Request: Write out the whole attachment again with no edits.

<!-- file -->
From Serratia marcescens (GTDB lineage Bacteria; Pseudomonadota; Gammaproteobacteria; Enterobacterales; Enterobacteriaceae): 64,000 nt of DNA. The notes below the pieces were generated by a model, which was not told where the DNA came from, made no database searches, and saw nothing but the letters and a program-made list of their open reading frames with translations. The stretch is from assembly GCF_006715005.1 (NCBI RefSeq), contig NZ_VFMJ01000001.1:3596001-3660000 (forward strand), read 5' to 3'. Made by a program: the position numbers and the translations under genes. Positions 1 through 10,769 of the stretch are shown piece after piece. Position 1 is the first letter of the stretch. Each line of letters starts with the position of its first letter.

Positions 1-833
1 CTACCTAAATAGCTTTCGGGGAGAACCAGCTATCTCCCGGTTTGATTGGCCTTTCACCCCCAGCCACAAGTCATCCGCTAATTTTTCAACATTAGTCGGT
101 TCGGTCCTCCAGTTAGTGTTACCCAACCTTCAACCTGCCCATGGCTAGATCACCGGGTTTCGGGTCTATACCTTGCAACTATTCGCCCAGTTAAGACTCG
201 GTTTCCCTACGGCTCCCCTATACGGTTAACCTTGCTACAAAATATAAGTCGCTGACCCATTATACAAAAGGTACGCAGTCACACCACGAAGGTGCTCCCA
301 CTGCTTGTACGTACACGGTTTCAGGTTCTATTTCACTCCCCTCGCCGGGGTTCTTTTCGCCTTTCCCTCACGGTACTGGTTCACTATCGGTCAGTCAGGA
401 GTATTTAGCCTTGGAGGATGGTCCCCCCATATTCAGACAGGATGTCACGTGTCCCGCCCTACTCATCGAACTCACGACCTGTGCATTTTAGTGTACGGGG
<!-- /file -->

From Serratia marcescens (GTDB lineage Bacteria; Pseudomonadota; Gammaproteobacteria; Enterobacterales; Enterobacteriaceae): 64,000 nt of DNA. The notes below the pieces were generated by a model, which was not told where the DNA came from, made no database searches, and saw nothing but the letters and a program-made list of their open reading frames with translations. The stretch is from assembly GCF_006715005.1 (NCBI RefSeq), contig NZ_VFMJ01000001.1:3596001-3660000 (forward strand), read 5' to 3'. Made by a program: the position numbers and the translations under genes. Positions 1 through 10,769 of the stretch are shown piece after piece. Position 1 is the first letter of the stretch. Each line of letters starts with the position of its first letter.

Positions 1-833
1 CTACCTAAATAGCTTTCGGGGAGAACCAGCTATCTCCCGGTTTGATTGGCCTTTCACCCCCAGCCACAAGTCATCCGCTAATTTTTCAACATTAGTCGGT
101 TCGGTCCTCCAGTTAGTGTTACCCAACCTTCAACCTGCCCATGGCTAGATCACCGGGTTTCGGGTCTATACCTTGCAACTATTCGCCCAGTTAAGACTCG
201 GTTTCCCTACGGCTCCCCTATACGGTTAACCTTGCTACAAAATATAAGTCGCTGACCCATTATACAAAAGGTACGCAGTCACACCACGAAGGTGCTCCCA
301 CTGCTTGTACGTACACGGTTTCAGGTTCTATTTCACTCCCCTCGCCGGGGTTCTTTTCGCCTTTCCCTCACGGTACTGGTTCACTATCGGTCAGTCAGGA
401 GTATTTAGCCTTGGAGGATGGTCCCCCCATATTCAGACAGGATGTCACGTGTCCCGCCCTACTCATCGAACTCACGACCTGTGCATTTTAGTGTACGGGG